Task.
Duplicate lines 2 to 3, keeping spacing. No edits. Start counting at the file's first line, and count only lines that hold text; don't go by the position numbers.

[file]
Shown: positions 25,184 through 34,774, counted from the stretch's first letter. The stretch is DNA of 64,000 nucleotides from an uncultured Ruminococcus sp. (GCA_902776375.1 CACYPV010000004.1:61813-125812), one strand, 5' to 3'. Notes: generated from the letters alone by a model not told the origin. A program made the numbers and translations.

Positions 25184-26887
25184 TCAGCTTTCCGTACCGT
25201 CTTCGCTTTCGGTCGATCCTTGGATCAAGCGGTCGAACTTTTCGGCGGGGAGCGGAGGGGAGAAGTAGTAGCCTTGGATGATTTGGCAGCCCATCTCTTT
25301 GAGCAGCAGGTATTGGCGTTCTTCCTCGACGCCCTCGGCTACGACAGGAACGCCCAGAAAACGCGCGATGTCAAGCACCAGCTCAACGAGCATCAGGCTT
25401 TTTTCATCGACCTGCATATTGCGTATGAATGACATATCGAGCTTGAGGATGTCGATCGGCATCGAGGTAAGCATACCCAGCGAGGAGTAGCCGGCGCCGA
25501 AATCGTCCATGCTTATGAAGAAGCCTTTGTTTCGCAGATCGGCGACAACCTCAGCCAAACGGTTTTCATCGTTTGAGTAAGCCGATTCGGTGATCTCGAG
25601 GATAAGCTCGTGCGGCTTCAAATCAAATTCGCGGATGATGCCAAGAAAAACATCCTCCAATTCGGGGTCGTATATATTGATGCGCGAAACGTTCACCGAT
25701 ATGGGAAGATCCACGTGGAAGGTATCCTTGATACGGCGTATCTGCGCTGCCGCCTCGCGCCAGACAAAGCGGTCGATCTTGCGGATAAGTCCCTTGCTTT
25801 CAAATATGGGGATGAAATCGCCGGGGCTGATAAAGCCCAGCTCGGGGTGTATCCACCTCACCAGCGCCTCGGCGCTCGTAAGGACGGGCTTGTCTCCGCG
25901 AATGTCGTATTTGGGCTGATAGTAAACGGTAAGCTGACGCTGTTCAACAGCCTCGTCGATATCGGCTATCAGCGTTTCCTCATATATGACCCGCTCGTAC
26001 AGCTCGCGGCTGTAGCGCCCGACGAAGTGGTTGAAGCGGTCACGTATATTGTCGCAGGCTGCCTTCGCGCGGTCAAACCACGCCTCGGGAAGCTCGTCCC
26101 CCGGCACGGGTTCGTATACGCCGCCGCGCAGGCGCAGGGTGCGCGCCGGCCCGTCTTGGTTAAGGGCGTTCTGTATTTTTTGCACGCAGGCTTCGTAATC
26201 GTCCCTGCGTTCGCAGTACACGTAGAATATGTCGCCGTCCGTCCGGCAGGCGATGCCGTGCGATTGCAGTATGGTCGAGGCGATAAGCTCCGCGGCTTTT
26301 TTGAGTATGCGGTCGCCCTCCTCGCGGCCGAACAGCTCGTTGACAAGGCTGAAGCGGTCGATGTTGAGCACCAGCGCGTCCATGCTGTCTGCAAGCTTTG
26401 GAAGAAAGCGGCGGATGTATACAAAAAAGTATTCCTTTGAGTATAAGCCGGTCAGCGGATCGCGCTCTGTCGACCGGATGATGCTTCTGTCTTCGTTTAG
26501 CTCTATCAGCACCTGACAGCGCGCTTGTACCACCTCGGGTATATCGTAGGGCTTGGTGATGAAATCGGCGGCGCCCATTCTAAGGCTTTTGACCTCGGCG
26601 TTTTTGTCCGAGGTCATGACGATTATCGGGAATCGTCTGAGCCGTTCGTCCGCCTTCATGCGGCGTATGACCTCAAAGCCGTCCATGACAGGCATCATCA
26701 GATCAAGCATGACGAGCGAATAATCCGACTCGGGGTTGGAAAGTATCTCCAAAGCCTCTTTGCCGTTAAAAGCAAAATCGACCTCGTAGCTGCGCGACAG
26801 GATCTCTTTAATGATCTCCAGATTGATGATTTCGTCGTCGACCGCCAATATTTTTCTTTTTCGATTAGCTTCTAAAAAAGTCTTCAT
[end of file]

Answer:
Positions 25184-26887
25184 TCAGCTTTCCGTACCGT